The Complex Lives of Clownfish
The Complex Lives of Clownfish
The social dynamics of clownfish are not as simple as the adoring father-son relationship of Marlin and Nemo in Disney’s iconic films Finding Nemo and Finding Dory. The reality for these brightly hued orange-and-white fish is far more complex—and one that has long stumped evolutionary biologists. Peter Buston, a Boston University College of Arts & Sciences associate professor of biology, has been studying clownfish for over two decades, and has housed hundreds of these fish in his Marine Evolutionary Ecology lab.
One major difference between Nemo and real-life clownfish is that they don’t always live with their biological relatives. Instead, groups of up to six cohabiting fish are led by a female—the queen bee of the clownfish—while living in friendly competition with one another based on their size and color. Only the largest of the group mates with the reigning queen.
Fascinatingly, all clownfish are born male, with the capacity to change gender later in life. Once the female of a group dies, the next largest in the group changes gender from male to female, and becomes the new leader. The smaller fish all move up one spot in the social ladder, waiting their turn until they’re next in line to mate.
The idea that the smaller, duller-colored clownfish put up with this arrangement fascinates Buston. Through his research, he has tried to figure out why this social hierarchy doesn’t lead to the smaller fish leaving their home anemone—which live attached to the seafloor or coral reefs and have long tentacles—to breed elsewhere. In a 2020 paper, Buston found that a combination of ecological and social constraints seem to be the reason for them staying. Clownfish didn’t even leave when presented with a nearby alternative, because of the risks of entering a new home, and most of them returned to their original anemone after being moved to a different one.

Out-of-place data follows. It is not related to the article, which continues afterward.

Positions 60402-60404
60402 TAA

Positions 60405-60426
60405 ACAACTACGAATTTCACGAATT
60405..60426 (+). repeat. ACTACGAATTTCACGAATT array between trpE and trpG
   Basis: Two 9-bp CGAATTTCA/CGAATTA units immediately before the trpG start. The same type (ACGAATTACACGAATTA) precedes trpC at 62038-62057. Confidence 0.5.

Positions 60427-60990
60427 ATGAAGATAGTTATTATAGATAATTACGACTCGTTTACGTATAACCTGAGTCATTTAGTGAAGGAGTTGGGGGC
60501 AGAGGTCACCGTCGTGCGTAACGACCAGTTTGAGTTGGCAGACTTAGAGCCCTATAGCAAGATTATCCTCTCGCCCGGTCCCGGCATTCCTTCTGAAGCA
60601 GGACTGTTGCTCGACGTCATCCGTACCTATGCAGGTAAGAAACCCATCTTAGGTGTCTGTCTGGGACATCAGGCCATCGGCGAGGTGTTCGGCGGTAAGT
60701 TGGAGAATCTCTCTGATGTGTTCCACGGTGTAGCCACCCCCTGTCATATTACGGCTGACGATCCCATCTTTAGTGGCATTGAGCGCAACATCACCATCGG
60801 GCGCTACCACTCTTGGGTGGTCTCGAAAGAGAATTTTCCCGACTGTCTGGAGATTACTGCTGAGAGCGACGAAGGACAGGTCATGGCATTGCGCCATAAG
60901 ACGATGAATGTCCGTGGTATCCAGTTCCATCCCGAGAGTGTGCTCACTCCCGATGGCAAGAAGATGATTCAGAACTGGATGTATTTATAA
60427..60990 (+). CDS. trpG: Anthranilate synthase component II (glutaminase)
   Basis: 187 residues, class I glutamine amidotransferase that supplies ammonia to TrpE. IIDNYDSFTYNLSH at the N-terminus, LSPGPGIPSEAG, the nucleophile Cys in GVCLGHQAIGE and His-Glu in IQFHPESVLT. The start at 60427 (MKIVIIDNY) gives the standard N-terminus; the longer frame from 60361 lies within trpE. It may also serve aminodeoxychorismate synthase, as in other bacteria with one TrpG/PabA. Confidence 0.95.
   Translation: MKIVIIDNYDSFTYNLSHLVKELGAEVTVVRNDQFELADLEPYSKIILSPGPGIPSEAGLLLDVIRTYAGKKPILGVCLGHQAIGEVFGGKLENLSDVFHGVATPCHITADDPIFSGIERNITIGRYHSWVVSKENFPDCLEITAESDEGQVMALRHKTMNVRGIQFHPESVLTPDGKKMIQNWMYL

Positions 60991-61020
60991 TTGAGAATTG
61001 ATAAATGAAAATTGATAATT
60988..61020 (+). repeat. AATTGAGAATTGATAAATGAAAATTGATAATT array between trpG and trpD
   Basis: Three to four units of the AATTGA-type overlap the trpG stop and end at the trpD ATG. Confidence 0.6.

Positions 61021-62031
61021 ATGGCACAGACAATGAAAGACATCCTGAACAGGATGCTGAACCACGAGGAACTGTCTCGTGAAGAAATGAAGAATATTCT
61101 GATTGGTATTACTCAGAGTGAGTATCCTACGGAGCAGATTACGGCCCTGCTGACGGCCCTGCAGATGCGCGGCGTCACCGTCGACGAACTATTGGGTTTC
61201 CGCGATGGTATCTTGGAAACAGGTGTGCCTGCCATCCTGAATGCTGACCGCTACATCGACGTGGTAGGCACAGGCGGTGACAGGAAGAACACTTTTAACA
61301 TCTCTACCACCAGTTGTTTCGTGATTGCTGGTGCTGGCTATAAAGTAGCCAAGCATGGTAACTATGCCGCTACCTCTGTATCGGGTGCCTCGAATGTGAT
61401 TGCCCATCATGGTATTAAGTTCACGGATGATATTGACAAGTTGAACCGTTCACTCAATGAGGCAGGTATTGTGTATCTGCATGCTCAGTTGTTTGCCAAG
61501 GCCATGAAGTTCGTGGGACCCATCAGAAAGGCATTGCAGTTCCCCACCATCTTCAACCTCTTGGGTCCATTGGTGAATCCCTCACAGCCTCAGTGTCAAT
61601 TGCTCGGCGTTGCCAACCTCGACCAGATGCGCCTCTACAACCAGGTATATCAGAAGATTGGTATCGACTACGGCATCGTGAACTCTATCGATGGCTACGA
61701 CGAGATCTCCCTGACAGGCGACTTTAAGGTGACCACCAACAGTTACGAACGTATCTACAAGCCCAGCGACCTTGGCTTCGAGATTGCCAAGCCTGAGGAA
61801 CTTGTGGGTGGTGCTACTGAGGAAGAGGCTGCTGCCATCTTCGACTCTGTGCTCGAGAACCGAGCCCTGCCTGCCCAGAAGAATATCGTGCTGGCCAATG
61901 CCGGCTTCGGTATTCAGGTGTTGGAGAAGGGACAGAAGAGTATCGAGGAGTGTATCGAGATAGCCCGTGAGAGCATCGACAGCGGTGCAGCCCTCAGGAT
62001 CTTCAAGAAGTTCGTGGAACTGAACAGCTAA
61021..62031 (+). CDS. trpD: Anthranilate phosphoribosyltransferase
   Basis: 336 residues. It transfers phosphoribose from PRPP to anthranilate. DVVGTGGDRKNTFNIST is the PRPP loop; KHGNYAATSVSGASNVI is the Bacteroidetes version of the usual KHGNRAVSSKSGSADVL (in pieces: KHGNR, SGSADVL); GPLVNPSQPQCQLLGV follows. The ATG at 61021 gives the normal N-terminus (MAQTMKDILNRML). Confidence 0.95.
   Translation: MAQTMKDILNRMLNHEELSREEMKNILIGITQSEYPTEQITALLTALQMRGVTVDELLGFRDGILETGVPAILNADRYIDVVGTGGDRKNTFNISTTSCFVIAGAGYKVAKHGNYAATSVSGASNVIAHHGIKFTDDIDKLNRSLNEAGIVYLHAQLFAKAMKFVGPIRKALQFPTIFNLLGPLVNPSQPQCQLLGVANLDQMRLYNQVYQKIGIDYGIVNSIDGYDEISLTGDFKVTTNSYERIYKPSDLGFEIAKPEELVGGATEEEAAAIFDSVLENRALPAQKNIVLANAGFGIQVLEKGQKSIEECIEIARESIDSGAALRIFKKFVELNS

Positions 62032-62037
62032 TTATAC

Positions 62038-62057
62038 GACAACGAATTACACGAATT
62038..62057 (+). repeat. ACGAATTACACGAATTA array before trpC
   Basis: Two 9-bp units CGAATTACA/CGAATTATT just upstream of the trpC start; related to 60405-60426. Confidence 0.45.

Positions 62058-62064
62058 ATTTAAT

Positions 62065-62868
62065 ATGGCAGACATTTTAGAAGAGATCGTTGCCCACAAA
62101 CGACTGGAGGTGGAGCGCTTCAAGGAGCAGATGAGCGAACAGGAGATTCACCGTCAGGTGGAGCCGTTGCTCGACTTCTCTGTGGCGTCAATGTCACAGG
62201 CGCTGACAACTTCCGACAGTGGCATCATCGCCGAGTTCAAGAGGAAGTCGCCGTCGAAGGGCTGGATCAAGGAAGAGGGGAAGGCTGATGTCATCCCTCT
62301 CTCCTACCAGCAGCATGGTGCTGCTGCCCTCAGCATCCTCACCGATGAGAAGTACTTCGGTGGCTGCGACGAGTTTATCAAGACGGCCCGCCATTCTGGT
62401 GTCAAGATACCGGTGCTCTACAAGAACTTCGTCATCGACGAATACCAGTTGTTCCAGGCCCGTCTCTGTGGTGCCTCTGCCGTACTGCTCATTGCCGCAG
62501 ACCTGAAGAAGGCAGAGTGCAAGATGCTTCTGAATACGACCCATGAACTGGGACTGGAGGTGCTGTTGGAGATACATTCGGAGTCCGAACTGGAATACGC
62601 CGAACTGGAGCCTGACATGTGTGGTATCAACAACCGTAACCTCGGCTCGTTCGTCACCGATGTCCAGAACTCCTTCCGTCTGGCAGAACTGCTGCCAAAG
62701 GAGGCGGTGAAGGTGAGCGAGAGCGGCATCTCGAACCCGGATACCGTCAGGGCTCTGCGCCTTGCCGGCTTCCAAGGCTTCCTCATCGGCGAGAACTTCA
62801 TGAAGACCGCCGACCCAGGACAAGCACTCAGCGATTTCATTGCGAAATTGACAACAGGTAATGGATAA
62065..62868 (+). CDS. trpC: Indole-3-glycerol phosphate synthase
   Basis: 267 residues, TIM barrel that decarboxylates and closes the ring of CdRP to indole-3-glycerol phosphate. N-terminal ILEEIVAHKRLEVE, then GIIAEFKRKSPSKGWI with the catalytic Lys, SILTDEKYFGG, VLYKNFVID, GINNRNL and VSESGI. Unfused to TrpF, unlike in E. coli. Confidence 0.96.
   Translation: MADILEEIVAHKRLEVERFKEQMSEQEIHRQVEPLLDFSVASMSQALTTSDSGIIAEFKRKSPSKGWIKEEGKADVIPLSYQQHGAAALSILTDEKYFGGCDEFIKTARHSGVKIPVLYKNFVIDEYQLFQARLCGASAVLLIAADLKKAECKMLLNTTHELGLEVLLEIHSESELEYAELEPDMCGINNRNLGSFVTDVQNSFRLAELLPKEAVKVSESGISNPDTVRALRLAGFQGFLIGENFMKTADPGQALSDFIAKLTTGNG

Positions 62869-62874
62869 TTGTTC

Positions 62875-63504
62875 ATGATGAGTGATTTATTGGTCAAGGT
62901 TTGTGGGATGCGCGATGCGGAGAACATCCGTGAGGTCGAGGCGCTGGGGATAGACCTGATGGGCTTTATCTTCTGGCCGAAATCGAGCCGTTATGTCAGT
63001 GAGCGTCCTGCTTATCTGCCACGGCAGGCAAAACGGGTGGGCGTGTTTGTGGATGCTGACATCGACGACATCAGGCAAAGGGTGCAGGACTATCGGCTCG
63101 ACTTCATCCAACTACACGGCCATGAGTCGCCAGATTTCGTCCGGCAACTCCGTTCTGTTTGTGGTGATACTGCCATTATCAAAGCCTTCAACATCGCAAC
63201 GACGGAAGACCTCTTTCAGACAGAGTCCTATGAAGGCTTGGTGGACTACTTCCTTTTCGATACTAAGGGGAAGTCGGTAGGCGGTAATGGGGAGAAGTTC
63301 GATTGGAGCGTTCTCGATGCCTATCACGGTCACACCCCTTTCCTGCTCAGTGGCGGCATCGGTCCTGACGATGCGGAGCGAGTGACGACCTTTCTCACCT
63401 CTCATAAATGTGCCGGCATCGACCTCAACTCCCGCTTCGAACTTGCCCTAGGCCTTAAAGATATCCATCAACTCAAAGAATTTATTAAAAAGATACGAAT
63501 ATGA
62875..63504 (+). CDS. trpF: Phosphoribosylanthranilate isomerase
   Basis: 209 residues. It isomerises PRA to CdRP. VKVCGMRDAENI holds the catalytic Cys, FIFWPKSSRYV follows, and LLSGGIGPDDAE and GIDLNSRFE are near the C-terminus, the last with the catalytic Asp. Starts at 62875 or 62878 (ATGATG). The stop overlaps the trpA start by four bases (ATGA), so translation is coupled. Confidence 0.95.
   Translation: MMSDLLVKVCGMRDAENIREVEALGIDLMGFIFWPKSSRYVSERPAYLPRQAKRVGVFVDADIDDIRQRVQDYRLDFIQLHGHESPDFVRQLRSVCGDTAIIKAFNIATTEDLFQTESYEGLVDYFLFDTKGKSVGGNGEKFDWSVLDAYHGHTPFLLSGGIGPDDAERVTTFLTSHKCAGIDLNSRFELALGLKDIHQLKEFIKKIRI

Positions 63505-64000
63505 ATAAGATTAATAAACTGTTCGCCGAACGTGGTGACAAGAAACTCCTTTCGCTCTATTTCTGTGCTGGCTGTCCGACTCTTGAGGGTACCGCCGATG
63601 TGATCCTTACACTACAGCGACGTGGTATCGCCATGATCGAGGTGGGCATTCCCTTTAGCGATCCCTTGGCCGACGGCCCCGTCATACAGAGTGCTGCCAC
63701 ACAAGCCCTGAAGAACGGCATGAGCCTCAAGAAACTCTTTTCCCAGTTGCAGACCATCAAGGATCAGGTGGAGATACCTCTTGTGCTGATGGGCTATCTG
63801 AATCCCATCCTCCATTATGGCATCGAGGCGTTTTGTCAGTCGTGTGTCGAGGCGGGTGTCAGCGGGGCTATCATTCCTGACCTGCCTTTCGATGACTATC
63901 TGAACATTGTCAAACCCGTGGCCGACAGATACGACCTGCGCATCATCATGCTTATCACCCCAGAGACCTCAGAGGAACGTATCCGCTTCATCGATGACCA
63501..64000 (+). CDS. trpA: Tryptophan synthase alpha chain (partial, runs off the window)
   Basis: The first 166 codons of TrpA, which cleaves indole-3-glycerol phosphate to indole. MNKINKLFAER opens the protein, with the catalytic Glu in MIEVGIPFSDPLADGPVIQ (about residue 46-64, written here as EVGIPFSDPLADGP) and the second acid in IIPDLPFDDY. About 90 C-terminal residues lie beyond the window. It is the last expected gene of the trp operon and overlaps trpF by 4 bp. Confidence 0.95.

“Their behaviors can be quite complex,” says Buston, who has studied clownfish behavior both in the lab and in the wild. And clownfish and anemones have a quintessential symbiotic relationship. In the ocean, sea anemones trap food with stinging cells on their tentacles that paralyze their prey. Clownfish, though, secrete a mucus that shields them from the stings. The bright-colored clownfish attract predator fish to the anemone, which then stings and eats the fish. And in return, the anemone provides a safe, protected environment for the clownfish.
To make matters more complicated, Buston and his team have found that clownfish can control their growth depending on the specific social context—so two rival males put together will race to get bigger and become dominant. The team is currently investigating the genetic mechanisms that allow the fish to do this. They’ve also learned how to introduce baby clownfish to new social groups in different-size anemones and created more than 10 social groups in the lab—with aims to create more soon.
Watch the video above to see the clownfish in action.